“Bicycling has done more to emancipate women than anything else in the world.” —Elizabeth Cady Stanton
|"Bifurcated" riding ensemble, c. 1895|
First bicycle marathon for women began this day in 1896
Cycling was all the rage in the late 19th century, and 6-day endurance races were popular public spectacles. The first such race for women was held from January 6 through January 11 at Madison Square Garden in New York. The race was won by Frankie Nelson, who traveled 481 miles over the six days. Cycling gave women, both black and white, an newfound freedom of movement and necessitated a freedom from restrictive clothing.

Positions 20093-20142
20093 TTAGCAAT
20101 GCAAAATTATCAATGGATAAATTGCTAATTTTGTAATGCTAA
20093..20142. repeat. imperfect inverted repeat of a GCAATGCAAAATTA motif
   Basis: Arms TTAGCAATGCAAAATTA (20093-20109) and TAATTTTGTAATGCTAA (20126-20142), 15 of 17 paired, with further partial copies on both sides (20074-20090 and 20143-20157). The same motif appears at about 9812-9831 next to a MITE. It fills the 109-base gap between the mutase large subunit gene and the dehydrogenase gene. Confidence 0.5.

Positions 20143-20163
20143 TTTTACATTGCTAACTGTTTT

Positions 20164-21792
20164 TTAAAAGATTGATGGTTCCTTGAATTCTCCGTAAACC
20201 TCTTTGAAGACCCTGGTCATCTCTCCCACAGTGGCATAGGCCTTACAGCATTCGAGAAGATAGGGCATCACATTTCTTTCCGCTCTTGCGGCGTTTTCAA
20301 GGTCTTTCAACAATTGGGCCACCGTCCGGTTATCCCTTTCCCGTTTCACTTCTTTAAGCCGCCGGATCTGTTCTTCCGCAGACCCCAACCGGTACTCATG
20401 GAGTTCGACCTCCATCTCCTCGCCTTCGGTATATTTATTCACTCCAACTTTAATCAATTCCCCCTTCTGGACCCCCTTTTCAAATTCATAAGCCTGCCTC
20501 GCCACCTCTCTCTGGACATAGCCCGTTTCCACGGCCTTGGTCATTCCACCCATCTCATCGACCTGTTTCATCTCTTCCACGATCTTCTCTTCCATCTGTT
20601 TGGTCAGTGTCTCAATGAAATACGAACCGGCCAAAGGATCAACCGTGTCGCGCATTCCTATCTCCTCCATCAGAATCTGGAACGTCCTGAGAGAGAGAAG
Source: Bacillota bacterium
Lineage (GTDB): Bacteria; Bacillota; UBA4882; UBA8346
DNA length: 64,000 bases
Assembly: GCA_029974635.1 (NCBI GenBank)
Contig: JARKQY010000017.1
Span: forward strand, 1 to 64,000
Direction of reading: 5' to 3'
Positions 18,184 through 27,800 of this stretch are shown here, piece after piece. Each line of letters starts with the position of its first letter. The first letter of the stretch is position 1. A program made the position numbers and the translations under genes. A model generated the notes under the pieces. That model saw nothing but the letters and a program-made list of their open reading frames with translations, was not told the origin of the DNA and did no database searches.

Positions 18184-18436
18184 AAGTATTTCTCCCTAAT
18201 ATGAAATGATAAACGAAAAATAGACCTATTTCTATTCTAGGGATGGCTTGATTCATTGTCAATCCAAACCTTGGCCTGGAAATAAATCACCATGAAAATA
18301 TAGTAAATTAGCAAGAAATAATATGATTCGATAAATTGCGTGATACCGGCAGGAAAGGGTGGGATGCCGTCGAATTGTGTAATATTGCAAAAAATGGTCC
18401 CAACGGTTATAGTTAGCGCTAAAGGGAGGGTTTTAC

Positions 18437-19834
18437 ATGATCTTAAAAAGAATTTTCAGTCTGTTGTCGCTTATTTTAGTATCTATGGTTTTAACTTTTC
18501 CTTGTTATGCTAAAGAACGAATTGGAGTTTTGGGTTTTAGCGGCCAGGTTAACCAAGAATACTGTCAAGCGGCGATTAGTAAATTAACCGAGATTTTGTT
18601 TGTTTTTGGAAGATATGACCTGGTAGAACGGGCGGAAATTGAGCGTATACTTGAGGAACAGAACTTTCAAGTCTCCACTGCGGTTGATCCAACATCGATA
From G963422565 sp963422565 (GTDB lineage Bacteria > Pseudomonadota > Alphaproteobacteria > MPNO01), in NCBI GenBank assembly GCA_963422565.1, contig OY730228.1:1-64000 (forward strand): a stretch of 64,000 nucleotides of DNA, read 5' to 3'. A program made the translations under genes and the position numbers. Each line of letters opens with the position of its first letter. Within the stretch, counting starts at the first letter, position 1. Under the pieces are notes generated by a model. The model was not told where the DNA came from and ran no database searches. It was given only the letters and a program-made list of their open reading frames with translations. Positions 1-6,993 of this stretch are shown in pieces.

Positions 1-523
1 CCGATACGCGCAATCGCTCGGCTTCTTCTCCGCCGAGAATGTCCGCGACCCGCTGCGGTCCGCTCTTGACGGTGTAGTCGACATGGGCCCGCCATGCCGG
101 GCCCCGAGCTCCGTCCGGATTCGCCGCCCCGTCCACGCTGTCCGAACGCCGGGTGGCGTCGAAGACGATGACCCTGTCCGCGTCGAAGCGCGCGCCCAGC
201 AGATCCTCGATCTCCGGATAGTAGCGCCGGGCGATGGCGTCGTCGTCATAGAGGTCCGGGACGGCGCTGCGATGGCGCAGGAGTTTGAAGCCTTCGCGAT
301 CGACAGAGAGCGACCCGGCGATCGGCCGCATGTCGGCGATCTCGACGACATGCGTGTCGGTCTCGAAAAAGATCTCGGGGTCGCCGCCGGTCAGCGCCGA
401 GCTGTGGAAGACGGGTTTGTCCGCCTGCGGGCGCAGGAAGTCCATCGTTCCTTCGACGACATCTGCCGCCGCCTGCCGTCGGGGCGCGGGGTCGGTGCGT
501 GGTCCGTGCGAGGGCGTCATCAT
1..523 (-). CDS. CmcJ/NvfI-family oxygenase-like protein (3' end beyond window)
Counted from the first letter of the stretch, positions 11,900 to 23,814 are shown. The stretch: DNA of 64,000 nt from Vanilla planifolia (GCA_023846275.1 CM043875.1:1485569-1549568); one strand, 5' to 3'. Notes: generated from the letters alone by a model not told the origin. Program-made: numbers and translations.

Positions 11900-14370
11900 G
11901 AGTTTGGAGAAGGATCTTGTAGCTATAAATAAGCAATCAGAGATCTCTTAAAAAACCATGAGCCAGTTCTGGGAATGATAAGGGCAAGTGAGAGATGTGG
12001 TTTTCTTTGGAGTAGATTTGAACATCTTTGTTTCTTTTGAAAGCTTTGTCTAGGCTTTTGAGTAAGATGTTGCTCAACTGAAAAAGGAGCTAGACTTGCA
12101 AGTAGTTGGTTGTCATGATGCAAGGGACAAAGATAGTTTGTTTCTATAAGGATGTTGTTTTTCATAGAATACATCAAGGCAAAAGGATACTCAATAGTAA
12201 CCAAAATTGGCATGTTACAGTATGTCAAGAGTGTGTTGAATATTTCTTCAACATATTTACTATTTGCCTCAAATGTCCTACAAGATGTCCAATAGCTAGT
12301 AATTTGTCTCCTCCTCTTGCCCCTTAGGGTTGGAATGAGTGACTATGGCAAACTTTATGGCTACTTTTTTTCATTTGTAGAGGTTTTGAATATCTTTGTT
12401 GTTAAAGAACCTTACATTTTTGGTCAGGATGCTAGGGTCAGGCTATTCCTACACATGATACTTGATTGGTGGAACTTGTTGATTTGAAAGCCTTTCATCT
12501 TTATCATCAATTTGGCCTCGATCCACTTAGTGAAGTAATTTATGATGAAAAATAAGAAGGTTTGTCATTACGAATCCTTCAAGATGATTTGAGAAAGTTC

The moment she takes her seat [a woman] knows she can’t get into harm while she is on her bicycle, and away she goes, the picture of free untrammeled womanhood. The bicycle also teaches practical dress reform, gives women fresh air and exercise and helps to make them equal with men in work and pleasure; and anything that does that has my good word.
—Elizabeth Cady Stanton in 1898, when asked to give her opinion on women cyclists
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